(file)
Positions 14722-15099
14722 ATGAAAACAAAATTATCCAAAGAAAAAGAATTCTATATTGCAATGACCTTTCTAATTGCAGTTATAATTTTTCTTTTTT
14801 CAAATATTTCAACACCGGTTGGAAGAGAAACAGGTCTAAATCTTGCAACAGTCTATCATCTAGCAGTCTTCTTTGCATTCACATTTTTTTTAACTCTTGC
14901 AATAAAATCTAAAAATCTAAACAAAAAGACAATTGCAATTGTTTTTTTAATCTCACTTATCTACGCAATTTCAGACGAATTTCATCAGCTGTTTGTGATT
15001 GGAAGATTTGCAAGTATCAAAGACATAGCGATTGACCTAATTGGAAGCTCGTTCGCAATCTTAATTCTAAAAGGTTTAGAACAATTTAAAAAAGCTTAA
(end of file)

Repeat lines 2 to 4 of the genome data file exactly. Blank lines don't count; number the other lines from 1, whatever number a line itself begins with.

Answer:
14722 ATGAAAACAAAATTATCCAAAGAAAAAGAATTCTATATTGCAATGACCTTTCTAATTGCAGTTATAATTTTTCTTTTTT
14801 CAAATATTTCAACACCGGTTGGAAGAGAAACAGGTCTAAATCTTGCAACAGTCTATCATCTAGCAGTCTTCTTTGCATTCACATTTTTTTTAACTCTTGC
14901 AATAAAATCTAAAAATCTAAACAAAAAGACAATTGCAATTGTTTTTTTAATCTCACTTATCTACGCAATTTCAGACGAATTTCATCAGCTGTTTGTGATT